How much is a personal injury case worth? Sometimes nothing. Sometimes more. How do lawyers know how much to ask for is the subject of this blog post.
When a person is injured accidentally due to the negligence of someone else, the injured person is entitled to be “made whole.” He is not entitled to a bonus, or a reward or some large amount of money even if the defendant has “deep pockets.” Many people here of large verdicts and do not have a clue why. Thank the media for not asking how that large verdict was “legal.
Here is what you are entitled to ask the jury for, in a nutshell:
- Total past and future medical expenses.
- Total past and future loss of income and loss of ability to earn
- Total past and future impairment, disability, mental anguish, inconvenience, loss of capacity for enjoyment of life and pain and suffering.
There is no exact way to decide #3. It is to be based on what the jury thinks is fair and reasonable based on all the evidence. Factors like the age of the victim, severity of the injury, handicaps, likelihood of long term problems or complications, need for painkillers are a few examples.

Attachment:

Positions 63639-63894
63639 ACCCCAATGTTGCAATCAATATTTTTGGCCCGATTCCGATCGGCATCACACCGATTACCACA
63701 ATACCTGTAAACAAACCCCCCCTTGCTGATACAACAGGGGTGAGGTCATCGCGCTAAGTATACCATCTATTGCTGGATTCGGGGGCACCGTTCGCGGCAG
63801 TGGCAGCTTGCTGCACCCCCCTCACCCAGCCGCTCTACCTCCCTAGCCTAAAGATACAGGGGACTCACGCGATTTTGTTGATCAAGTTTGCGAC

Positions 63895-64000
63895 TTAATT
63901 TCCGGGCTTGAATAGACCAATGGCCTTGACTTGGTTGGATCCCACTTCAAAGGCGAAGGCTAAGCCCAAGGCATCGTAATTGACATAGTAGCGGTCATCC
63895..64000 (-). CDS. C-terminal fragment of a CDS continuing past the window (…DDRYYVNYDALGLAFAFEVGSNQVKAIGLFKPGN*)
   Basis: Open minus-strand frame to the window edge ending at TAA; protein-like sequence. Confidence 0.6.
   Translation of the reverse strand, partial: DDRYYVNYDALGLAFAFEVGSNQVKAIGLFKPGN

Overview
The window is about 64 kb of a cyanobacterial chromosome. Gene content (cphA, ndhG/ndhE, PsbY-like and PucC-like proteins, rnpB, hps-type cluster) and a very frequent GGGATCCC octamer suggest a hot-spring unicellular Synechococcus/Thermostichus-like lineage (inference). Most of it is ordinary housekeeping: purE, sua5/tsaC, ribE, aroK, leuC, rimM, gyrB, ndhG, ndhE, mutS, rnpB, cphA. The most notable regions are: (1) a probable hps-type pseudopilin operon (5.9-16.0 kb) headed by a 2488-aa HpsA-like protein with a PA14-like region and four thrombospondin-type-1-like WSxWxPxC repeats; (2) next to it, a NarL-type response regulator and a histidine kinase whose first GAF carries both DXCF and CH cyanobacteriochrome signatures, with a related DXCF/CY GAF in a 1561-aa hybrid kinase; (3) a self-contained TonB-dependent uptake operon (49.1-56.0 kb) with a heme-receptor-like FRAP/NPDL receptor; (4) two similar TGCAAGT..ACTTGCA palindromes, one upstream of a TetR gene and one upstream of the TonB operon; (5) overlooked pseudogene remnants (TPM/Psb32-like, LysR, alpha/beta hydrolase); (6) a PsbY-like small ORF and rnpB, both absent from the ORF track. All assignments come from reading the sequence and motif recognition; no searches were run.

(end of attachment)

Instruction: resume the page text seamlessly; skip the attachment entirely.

Jurors are skeptical of being tricked, defrauded, made to look silly or stupid. They have a healthy suspicion of what the truth is. Jurors will accept hard facts like doctors bills, but drag feet on #3 above since it is not black and white. Most jurors are pro-defense in Flagler county. This means they are likely to need more, better, clearer, overwhelming evidence than in other counties in Florida. They are likely to be less generous with their Verdicts. Example: a loss of a limb in Flagler county might be worth $50,000. In Miami-Dade the same limb might be $500,000.
The court is always available to boost the amount if it is too low and reduce it if is too high, but courts are skittish about tampering with jury verdicts. A judge is likely going to let a jury verdict for $100,000 in a death case stand in Flagler county.